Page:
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Steam Powered Vibrator History

The History of Vibrators

As closely as vibrators are associated with sex today, it’s hard to believe that they were originally invented as a medical tool because a doctor’s arm kept getting tired.

 

Treating Female Hysteria
For centuries countless women had complained about extreme anxiety, sleeplessness, headaches and irritability. Doctors termed their condition “female hysteria” and treated it with a genital massage to induce “hysterical paroxysm,” known today as an orgasm. (Good luck getting your insurance company to sign off on something like that today.) The problem is that doctors could easily spend an hour or more gently massaging each patient before she finally had an orgasm. And they had a waiting room full of women to treat!

 

The First Electric Vibrator
Doctors naturally came up with a variety of devices designed to ease their workload. But these early contraptions were hard to use and not very efficient. Some of them – especially the early steam-powered models – could even be dangerous. But the development of electricity changed everything. Dr. Joseph Mortimer Granville patented the first electromechanical vibrator in 1880. Granville’s vibrator was designed as a medical tool and was so large that it had to be permanently installed. But it was an instant success among doctors and patients alike. A vibrator could induce “hysterical paroxysm” in minutes instead of hours, and doctors everywhere wouldn’t have to worry about their arms wearing out anymore.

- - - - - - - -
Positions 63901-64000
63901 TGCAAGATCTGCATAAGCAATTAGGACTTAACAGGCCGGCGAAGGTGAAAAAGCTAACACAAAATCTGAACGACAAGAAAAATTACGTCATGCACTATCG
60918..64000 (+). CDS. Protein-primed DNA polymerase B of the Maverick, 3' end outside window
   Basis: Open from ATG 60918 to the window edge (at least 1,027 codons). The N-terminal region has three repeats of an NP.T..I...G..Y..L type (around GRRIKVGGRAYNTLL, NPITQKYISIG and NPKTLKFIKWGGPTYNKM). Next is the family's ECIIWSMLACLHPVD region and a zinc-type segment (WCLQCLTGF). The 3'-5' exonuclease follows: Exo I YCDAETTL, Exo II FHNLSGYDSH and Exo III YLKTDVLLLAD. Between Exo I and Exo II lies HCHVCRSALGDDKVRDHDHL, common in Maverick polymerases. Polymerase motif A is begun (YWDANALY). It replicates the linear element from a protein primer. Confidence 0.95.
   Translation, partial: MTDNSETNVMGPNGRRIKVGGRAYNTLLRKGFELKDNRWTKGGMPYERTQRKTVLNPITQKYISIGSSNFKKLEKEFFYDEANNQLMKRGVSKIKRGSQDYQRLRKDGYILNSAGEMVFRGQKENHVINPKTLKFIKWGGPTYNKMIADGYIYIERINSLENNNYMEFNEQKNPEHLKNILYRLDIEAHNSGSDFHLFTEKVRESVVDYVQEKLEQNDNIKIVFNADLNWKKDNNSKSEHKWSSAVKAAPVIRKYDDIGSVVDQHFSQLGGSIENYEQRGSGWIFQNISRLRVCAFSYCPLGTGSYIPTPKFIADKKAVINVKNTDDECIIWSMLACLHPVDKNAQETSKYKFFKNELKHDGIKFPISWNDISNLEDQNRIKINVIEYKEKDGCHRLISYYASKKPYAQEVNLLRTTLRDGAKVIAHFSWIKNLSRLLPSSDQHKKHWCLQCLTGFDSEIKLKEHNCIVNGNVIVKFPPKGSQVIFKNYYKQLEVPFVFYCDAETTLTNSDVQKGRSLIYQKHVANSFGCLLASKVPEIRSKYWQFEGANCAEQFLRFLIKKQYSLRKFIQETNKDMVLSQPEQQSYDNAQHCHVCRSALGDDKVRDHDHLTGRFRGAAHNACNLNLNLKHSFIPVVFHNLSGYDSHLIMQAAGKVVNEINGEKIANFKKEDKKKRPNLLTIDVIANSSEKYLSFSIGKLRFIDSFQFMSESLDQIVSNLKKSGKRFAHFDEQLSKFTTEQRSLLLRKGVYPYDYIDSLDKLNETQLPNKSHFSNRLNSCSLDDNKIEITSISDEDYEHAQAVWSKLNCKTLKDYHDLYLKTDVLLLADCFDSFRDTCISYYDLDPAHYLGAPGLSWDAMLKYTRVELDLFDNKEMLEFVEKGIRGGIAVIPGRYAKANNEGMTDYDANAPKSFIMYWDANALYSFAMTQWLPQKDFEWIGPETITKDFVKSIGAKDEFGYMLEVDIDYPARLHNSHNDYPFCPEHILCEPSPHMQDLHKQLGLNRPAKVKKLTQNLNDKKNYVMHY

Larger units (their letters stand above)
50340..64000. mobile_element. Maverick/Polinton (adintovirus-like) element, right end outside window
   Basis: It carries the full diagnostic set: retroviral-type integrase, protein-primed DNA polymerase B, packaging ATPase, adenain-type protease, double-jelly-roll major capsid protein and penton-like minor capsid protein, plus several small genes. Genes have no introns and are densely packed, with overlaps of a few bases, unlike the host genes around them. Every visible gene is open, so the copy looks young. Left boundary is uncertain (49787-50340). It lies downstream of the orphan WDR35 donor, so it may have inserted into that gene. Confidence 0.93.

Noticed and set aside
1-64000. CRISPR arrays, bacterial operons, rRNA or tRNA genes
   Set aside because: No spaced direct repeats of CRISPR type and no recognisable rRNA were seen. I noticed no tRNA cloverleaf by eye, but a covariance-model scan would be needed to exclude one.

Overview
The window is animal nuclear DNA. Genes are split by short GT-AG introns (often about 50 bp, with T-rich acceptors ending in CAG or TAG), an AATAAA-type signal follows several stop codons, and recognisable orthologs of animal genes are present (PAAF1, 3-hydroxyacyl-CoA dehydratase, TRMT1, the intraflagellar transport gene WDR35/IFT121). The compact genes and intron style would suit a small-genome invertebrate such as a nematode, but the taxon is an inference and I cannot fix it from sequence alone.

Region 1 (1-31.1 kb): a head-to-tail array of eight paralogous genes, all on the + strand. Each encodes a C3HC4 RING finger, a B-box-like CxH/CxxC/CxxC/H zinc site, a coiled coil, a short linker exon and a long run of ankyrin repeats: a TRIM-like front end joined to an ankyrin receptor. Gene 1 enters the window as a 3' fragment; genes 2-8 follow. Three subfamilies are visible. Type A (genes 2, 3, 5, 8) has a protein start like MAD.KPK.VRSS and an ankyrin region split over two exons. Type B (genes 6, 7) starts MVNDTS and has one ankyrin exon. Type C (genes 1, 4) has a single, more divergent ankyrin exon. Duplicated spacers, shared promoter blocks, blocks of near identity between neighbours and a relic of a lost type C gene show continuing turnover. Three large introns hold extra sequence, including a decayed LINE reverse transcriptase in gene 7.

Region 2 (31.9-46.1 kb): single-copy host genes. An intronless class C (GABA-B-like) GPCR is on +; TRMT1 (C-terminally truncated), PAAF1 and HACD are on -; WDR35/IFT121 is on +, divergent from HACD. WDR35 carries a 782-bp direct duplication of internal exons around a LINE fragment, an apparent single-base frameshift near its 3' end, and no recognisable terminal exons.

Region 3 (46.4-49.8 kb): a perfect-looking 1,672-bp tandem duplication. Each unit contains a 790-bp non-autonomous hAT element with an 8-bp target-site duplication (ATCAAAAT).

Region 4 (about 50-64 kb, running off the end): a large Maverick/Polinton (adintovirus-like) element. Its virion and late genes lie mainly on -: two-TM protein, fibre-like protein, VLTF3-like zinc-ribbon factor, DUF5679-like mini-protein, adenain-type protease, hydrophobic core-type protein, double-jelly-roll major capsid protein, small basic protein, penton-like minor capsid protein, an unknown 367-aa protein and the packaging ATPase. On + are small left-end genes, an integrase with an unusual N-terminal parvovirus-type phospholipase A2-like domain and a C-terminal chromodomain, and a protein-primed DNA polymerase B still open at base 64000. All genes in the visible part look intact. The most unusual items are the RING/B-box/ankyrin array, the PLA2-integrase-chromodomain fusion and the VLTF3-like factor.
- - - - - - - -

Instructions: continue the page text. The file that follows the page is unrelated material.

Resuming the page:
Vibrators in the Early 1900s
Smaller models of vibrators were soon developed for sale to the general public. Vibrator ads in magazines like Needlecraft and Woman’s Home Companion promised to keep women young, healthy and beautiful while making them “tingle with the joy of living!” The Sears & Roebuck catalog treated vibrators as a basic household appliance and sold them alongside vacuum cleaners, washing machines and refrigerators. Vibrators continued to be seen primarily as medical devices until the 1920s when stag films started featuring women pleasuring themselves with vibes. With the truth literally staring people in the face, vibrators quickly disappeared from public eye altogether.

 

Modern Vibrators
Vibrators mostly gathered dust in back alley adult stores for the next few decades before the sexual revolution in the 1960s and 1970s re-energized interest in them. But it took a ground-breaking television debut on the HBO series Sex in the City for vibrators to worm their way back into the public spotlight. “The Turtle and The Hare” episode featured one of the main characters trying a vibrator for the first time… and refusing to leave her apartment for three days straight afterward. Women everywhere started talking about vibrators and clamoring to get their own. Vibrators were officially back and bigger than ever!

 

Vibrator References
Psychology Today 
Wikipedia 
Cosmopolitan Magazine 

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